2.  You know how all of the right wingers defend cutting taxes on corporations, because "all they will do is pass those costs on to the consumer"?  Well the consumer better get ready to bend over, since JP Morgan Chase recently had a bad trade that cost the company $20 BILLION dollars.   Poor Poor over regulated banksters.  As a matter of fact, Bill Maher recently had CNBC ancher Michelle Caruso-Cabrera as one of his guests and she pointed out that none of the regulations we have gotten rid of would have stopped JP Morgan Chase from losing this money.  Silly corporate mouthpiece that she is, she was also wrong.  Dodd Frank would have saved JP Morgan $2 Billion +.
Here are the very specific things that could have kept that $2 billion in JPMorgan's pocket.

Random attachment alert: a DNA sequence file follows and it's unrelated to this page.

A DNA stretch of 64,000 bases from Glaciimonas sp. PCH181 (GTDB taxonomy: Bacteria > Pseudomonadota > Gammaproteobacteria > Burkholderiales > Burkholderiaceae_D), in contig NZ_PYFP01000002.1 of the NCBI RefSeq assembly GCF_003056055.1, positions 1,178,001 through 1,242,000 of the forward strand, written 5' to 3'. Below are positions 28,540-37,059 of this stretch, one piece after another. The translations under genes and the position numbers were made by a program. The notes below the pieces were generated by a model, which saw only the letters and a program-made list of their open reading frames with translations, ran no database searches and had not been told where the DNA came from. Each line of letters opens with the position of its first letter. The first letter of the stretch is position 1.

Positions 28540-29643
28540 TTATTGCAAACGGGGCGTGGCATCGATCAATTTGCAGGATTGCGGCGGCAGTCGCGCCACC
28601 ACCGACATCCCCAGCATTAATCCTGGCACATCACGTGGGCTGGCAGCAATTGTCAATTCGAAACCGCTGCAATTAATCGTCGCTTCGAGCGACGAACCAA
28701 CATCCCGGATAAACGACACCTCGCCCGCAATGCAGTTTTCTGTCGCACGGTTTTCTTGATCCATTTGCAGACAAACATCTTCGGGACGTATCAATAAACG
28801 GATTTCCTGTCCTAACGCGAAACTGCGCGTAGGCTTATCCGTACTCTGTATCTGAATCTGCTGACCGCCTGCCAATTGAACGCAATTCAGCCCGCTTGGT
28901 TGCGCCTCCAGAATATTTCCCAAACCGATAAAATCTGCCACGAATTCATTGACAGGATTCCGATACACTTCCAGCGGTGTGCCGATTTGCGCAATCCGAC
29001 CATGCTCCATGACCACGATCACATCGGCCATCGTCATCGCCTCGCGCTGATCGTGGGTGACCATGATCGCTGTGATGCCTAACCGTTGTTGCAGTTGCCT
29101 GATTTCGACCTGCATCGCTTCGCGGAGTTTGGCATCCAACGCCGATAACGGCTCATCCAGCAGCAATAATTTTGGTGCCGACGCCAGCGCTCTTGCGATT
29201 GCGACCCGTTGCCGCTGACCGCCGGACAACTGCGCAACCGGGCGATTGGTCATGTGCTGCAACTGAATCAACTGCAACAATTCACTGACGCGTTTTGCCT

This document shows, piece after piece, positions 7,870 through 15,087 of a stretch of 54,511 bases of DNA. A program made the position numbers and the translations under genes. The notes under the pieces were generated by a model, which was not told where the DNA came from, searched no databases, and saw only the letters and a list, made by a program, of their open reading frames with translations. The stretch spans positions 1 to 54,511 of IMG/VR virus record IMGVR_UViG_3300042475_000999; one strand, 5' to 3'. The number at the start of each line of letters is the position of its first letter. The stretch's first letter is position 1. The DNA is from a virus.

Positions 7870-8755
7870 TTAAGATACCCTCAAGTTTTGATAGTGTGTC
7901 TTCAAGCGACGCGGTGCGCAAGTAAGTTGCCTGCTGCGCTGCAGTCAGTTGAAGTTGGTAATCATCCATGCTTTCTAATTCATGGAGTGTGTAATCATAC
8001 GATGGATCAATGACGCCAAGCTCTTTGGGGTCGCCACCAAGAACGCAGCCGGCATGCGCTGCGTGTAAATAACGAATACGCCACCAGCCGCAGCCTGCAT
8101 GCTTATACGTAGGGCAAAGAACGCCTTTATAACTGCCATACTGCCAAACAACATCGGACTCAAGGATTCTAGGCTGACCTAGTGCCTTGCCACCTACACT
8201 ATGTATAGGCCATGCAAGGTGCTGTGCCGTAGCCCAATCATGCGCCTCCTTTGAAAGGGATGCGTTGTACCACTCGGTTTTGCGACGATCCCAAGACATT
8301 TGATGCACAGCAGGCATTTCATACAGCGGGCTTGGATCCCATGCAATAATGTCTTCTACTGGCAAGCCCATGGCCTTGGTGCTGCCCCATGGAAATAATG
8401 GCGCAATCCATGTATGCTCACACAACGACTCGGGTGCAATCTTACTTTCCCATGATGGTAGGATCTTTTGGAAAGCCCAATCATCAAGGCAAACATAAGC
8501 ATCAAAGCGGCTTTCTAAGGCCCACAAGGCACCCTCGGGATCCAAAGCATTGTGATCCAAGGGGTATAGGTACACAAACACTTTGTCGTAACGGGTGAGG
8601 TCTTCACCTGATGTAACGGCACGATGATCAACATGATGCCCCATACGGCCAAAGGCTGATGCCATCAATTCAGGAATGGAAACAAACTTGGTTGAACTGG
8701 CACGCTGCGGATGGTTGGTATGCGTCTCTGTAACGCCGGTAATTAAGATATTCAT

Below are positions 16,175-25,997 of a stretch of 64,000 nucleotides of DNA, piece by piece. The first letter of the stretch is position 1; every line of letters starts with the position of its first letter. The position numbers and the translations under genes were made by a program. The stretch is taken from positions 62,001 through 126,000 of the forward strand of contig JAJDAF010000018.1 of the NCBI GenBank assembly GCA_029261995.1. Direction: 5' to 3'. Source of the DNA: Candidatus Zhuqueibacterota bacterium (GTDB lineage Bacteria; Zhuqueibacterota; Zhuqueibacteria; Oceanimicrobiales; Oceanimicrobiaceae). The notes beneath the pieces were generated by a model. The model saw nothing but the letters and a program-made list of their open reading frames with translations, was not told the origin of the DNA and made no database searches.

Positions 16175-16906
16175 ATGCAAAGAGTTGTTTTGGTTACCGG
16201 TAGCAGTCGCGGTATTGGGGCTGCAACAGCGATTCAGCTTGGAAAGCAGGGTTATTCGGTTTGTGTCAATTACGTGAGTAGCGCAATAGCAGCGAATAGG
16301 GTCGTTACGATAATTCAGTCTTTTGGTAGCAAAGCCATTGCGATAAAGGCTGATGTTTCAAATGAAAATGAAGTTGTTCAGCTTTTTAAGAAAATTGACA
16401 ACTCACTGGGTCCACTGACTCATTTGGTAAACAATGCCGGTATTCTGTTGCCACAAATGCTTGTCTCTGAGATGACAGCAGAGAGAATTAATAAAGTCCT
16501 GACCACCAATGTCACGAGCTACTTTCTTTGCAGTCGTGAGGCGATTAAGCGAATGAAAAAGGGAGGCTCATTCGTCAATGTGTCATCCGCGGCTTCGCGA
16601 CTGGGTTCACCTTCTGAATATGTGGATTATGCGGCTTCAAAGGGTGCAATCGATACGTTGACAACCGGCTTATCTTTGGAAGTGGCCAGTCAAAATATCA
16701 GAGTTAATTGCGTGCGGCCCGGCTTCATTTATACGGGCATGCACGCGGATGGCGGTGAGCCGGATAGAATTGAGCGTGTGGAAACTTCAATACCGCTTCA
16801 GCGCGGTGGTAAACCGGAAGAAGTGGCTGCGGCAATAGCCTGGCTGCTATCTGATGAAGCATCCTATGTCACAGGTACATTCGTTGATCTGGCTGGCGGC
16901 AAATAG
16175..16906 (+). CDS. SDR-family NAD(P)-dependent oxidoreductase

The Volcker Rule: Everybody hates the Volcker Rule. Jamie Dimon, even after watching his firm burn up $2 billion, still hates the Volcker Rule. This is the rule that attempts to turn the clock back to the days when investment banks and commercial banks were kept miles apart by a Depression-era law called Glass-Steagall, a law that was dismantled by those flying-monkey lobbyists, Alan Greenspan and the Clinton administration in the late 1990s.
The Volcker Rule attempts to remedy this by prohibiting banks with federally insured customer deposits from blowing all their money speculating on Slovakian government bonds. So you can see why banks hate it! Gambling in the market is like the Lotto: You've got to be in it to win it. But not being in it might have prevented JPMorgan's chief investment office from having those big bets on credit derivatives that cost it $2 billion.